For the performance metrics, I needed scoring criteria. I searched online and found many resources but they were either too complex, too simple, or just not fit for our purposes. So, I decided to create my own content scoring matrix based on and inspired by Nielsen’s usability heuristics. Nielsen’s heuristics are well researched and widely accepted in the industry and I find these principles just as applicable to content as they are to design.

My content scoring matrix contained 4 main sections:

  1. Usability heuristics
  2. Content guidelines matched to UX heuristics
  3. Scoring categories/criteria collated from the guidelines (Value, Readability, Discoverability)
  4. Metrics aligned to the categories/criteria for future tracking
A table with four columns showing how to match content guidelines to usability principles.
Content scoring matrix

Step 4: Ran the inventory and evaluated the content

I added extra columns to the ‘raw’ spreadsheet with data to suit our specific needs including things like ‘page purpose’. I then reviewed each page according to the scoring categories and criteria defined in the previous step (Value, Discoverability, Readability). Scoring against these categories and criteria helped me stay objective, and I used a Likert scale type rating system to give me a Total Quality Score.

Categories and criteria:

  • Value = purpose is clear, content is relevant, visuals are suitable, CTA is present, goals are met
  • Discoverability = navigation is clear, title is relevant, keywords and labels are used
  • Readability = page hierarchy is clear, copy is skimmable, length is appropriate, language is jargon free
A Google spreadsheet with coloured columns showing example data
Content inventory spreadsheet

Step 5. Pulled the insights and aligned with goals

This next step was all about making sense of the data. It’s always my least- and most-favourite part of the audit. It’s hard, and sometimes tedious, but so satisfying as you get to know ‘more’ about your content. Things like identifying page purpose, finding out what’s being read (or not read), and uncovering areas to improve are just so valuable to providing a better product or service.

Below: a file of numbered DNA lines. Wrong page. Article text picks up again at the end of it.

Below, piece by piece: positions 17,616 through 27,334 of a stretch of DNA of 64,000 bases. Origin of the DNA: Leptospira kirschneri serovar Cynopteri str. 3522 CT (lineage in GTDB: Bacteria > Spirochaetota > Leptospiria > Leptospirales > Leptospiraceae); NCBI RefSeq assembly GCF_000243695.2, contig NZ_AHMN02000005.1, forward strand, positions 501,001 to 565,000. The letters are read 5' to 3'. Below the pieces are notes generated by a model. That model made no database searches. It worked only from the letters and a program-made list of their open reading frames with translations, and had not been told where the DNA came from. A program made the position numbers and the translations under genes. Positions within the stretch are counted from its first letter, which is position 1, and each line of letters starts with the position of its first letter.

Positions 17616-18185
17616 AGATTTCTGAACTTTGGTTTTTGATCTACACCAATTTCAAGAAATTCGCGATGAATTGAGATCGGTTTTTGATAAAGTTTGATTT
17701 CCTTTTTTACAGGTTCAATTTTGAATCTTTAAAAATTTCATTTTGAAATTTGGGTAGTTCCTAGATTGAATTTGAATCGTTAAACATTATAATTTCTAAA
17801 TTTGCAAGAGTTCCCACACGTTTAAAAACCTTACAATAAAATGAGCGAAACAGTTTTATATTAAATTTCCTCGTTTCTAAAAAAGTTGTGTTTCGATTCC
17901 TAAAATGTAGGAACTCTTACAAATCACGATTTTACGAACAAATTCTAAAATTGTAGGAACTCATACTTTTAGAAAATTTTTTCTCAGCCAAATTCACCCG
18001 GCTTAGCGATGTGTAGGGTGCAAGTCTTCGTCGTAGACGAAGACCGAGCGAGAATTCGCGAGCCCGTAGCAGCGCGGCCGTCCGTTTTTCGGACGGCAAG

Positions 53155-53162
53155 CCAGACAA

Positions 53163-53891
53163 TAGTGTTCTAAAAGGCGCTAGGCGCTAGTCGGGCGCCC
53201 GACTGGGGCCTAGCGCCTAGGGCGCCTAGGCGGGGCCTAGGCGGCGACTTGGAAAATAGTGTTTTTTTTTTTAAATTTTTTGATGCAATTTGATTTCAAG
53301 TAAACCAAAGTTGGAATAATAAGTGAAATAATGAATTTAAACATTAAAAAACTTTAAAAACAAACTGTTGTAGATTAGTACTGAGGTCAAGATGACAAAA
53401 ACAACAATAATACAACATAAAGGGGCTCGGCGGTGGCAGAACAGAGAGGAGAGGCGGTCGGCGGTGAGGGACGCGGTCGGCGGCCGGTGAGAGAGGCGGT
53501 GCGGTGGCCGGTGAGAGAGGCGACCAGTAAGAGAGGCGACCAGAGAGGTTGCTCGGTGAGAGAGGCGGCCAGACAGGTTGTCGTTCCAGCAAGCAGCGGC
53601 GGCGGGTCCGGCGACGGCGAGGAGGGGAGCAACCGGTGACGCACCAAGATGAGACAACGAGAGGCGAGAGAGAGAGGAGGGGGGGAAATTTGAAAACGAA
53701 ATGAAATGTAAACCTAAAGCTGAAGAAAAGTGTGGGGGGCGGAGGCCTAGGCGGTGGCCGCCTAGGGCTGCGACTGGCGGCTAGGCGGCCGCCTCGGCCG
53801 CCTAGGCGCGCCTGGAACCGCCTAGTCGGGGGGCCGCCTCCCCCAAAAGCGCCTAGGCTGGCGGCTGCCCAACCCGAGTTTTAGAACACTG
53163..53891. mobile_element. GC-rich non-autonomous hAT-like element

Example of a goal matched to an objective matched to a metric:

Identify most read pages ▶️ Know if content is relevant ▶️ Page views

Tamed the content monster (for now)

Once I finished running the audit, I presented the findings back to the team to highlight key metrics, performance, and insights.

Examples of insights:

  1. Only 8% of the content received over 80% of the total views.
  2. The content quality scores of many of our most visited pages were medium to low.
  3. Many of our pages had a mixed purpose thus confusing the reader.

I’m happy to say that we’ve all thoroughly embraced these findings and are currently rebuilding our information architecture to make sure it meets our users’ goals. This effort is being supported by exploring user experience journeys and stronger personas. We also identified gaps in our content governance processes and feedback mechanisms that we want to address. Phew, so much more work to do!

But honestly, auditing your content and aligning what you create or produce with your goals on a regular basis — will help you, like us, keep that ‘content monster’ tamed!

“Quality, relevant content can’t be spotted by an algorithm. You can’t subscribe to it. You need people — actual human beings — to create or curate it.” (Kristina Halvorson, CEO, Brain Traffic)



Samantha Campbell
Designing Atlassian

A content strategist aka content monster tamer. I’m a writer, dreamer, traveler, lover of clouds, and chaser of quiet.